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Western Pleasure Super Sires Continues to Grow

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158 – November/December 2018

By Megan Ulrich

Six years ago, when news spread that the Reichert Celebration would no longer hold its slot class, a dedicated group of horsemen jumped into problem-solving mode. They recognized the void that the class’s absence would leave in the industry, particularly for stallion owners and breeders. They sought an elite spotlight that would shine on the industry’s best stallions, promoting modern Western Pleasure riding and quality bloodlines. The Western Pleasure Super Sires program was born, and it will be celebrating its seventh year of existence with more exciting growth in 2019. As we ring in the New Year, WPSS will implement exciting new changes to the program that is sure to have far-reaching effects on the horse industry.

Executive Committee member Joan Schroeder remembers the program’s inception. “Originally, the program was just an idea that a few of us had kicked around at the Congress. With my experience in various disciplines, I was able to reflect on what was available for breeders outside of the Western Pleasure industry.

In Reining, we have the National Reining Breeders Classic and the Cutting horses have something similar, so I was privy to the idea of promoting quality within a discipline. That’s how WPSS happened. The whole program stemmed from a group of horsemen looking out for the good of the industry and trying to come up with a solution to a problem,” Schroeder recalls. The original group consisted of 20 horsemen, each of whom fronted $5,000 to purchase a slot for their stallions in the program. They hoped to create an event that would make it beneficial for Non-Pro exhibitors to show the stallions’ offspring. The horsemen agreed that all money collected would be doled out as awards to winners. This would allow the Non-Pros to keep pursuing their passion while the stallion owners shouldered the expense.

Since then, WPSS has seen nothing but success, having awarded more than $380,000 to Non-Pro exhibitors. Originally, only two classes were offered: NonPro Limited and Non-Pro Three-Year-Old Western Pleasure. In 2013, its first year, WPSS awarded $80,000 to the winners of those classes. However, the program has since expanded to include classes like 4- & 5-Year-Old Non-Pro Trail (added in 2018) and the Non-Pro Open Longe Line (added in 2017), both of which award $5,000 to the class winners. Other classes award a $10,000 check.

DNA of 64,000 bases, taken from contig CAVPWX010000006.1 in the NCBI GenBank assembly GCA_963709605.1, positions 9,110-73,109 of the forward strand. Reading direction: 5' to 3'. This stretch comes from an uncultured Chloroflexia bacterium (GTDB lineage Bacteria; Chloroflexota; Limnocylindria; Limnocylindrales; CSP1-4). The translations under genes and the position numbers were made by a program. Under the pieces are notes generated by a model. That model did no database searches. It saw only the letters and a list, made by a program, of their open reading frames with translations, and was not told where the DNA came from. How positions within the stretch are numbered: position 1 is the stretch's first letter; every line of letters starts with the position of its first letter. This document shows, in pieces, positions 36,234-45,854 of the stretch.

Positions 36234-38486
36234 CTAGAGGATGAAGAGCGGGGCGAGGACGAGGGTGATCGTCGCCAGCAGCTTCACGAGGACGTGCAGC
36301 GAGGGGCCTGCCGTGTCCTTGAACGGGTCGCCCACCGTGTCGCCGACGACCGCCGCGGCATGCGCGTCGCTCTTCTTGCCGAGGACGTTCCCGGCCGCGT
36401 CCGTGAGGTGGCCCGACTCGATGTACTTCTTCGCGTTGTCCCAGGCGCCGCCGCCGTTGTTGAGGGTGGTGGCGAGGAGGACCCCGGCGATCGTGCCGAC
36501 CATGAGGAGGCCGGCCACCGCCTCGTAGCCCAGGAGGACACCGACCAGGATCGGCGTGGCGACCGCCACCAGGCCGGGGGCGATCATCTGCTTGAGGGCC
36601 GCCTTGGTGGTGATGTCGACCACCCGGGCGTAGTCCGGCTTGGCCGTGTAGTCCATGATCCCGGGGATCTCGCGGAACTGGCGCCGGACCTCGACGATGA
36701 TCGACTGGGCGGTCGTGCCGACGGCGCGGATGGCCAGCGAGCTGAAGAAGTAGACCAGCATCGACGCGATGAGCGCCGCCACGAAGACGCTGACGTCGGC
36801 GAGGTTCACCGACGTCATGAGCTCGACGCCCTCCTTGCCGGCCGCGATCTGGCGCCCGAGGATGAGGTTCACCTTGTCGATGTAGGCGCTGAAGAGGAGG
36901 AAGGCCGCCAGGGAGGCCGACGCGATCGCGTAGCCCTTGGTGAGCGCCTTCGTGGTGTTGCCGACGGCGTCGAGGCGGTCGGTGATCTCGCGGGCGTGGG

One change to look forward to in 2019 is the addition of more new classes including an Open 3-Year-Old Western Pleasure class and an entirely new English division for stallions. This new division will bring Hunter Under Saddle and Hunt Seat Longe Line classes into the mix. Other changes for 2019 include a $1,000 reduction in stallion nomination fees and the sale of breedings – discounted at fifty percent – in the program. The funds from the stallion breeding fees will be added to the purses.

Perhaps, most importantly, the program will now open stallion eligibility to all horses, regardless of their earning level. Prior to 2019, only stallions that had earnings below $300,000 were eligible as Super Sires, giving the program a decidedly younger cast. It was a rule implemented to protect young sires so that famous, high-earning stallions wouldn’t come into the program and monopolize it. Joan says, “After laying a solid foundation for our program with a base group of stallion owners, and horsemen and horsewomen, we felt this was the perfect time to open the doors to other stallions and their owners. Opening up the program helps it make more money and allows us to add more classes to encourage healthy growth in the show horse industry as a whole, which is such a passion for us as stud owners.” The group’s integrity, meticulous approach to rule and bylaw creation, and honest and genuine aspirations to build something good for the industry are heralded by executive committee members, not only as pillars of the program, but qualities that set it apart from other programs that have fallen by the wayside over time.

Click here to read the complete article
158 – November/December 2018
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